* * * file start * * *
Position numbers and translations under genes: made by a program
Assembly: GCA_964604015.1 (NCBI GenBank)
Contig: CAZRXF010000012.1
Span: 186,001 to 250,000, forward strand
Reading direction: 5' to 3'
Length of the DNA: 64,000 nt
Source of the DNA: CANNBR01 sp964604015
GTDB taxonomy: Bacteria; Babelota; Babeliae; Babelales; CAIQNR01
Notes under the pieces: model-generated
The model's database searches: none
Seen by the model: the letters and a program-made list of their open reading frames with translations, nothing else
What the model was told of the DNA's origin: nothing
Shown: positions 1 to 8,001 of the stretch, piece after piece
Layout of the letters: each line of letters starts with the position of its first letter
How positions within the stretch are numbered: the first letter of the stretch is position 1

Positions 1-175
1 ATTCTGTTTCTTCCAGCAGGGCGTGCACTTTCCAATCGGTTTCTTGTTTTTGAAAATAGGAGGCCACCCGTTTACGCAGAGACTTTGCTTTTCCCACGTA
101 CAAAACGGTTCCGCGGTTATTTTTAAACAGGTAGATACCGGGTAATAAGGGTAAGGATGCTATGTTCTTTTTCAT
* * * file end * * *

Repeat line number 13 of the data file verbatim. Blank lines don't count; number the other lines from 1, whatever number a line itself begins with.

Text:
Shown: positions 1 to 8,001 of the stretch, piece after piece